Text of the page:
Fact or Fiction? Whisker Fatigue in Cats

whisker fatigue in catsWe’re understanding animals more and more. Not so long ago, we held many misconceptions about how they think, feel, and love. Sometimes, though, we learn things that are a little difficult to wrap our heads around. Recently, a term called whisker fatigue in cats has begun to make its rounds. Join Schertz Animal Hospital in deciding whether this novel idea is fact or far fetched fiction.

The Almighty Whisker

Your cat’s whiskers are, without a doubt, a complicated organ. While they may appear to just be long hairs, they’re truly an essential part of how felines interact with the world.

Whiskers are more properly known as vibrissae. These long, thick hairs are anchored in a bed of nerves that help your cat navigate his or her world. The modern housecat has different needs than a lion, but the whisker is important nonetheless. Vibrissae help your cat:

  • Understand his or her surroundings in dim lighting
  • Orient in tight spaces
  • Provide a visual metering system to aid in jumping
  • Pick up on changes in air currents, alerting your cat to movement
  • Determine the position of his or her prey when delivering fatal blows
  • Protect the eyes by triggering the blink reflex
  • Communicate with us and other cats

The more we learn, the more we understand how important whiskers are to our feline friends. In fact, we know that cats whose whiskers have been damaged or cut seem to be more anxious and experience higher levels of stress.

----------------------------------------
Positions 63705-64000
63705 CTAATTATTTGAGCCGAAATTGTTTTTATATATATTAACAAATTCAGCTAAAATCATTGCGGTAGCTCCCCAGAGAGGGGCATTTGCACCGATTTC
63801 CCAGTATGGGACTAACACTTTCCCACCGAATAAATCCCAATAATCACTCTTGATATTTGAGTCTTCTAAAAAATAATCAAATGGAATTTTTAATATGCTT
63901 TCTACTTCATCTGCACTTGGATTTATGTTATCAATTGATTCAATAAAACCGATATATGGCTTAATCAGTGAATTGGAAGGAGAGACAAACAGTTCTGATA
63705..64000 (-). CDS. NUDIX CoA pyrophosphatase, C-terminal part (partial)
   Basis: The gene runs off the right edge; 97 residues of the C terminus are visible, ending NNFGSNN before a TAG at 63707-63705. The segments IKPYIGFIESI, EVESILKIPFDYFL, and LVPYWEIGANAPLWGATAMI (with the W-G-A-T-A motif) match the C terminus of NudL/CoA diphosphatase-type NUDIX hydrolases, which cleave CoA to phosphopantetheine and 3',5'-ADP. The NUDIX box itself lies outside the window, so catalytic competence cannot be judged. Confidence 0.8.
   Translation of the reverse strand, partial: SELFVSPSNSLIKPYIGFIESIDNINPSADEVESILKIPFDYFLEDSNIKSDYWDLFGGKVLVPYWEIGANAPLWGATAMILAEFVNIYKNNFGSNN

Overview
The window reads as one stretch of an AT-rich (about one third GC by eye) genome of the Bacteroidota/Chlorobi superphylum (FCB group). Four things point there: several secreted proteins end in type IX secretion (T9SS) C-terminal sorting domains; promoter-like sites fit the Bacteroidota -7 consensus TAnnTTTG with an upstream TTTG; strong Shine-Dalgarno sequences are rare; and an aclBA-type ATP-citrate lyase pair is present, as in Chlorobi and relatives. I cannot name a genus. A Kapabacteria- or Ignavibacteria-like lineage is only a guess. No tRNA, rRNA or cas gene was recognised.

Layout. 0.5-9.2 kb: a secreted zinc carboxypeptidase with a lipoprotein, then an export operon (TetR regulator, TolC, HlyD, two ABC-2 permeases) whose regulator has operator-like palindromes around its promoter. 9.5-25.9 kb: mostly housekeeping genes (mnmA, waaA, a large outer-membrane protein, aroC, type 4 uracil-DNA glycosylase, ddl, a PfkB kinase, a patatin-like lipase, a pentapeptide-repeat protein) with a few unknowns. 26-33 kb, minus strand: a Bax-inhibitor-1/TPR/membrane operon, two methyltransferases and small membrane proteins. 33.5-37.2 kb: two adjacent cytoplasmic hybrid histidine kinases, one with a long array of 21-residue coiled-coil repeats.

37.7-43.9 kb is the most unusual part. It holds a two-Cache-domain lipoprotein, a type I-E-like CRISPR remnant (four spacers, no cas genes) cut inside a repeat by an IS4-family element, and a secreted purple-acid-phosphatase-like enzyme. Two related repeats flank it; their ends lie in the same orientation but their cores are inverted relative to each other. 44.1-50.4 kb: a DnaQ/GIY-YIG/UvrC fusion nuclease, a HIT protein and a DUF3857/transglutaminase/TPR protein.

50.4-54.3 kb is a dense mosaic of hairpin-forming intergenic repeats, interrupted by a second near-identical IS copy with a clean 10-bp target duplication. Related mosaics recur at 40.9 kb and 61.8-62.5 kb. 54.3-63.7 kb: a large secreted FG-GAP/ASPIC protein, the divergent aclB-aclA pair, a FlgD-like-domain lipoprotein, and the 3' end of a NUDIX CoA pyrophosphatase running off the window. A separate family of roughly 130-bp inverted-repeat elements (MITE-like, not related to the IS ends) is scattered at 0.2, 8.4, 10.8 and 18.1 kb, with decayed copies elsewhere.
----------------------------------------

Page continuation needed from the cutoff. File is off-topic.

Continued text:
The Verdict on Whisker Fatigue in Cats

We can agree on the fact that whiskers are extremely important. Recently, however, whisker fatigue in cats has been used to describe the apparent stress cats can feel when their senses are bombarded by input from the whiskers.

Reportedly, the biggest culprits of whisker fatigue in cats are the deep food bowls and water dishes that we offer our four legged housemates.

While this sensory input may be troublesome to our more sensitive kitty companions, whisker fatigue in and of itself is likely an exaggeration. As we understand more about cat behavior, we’re coming to realize it’s probably more the lifestyle we ask our pets to participate in that is stressful.

By nature, cats are outdoor, solitary animals that we’ve decided to bring indoors and force into our pack. Taking steps to reduce environmental stress  and enrich your pet’s environment are an important part of responsible cat ownership. This may include providing a flowing water source and feeding from a flatter surface. Remember, combating whisker fatigue in cats is just a small part of making them feel welcome in our homes. Please ask us if you’d like to know more about how to keep your cat happy and healthy.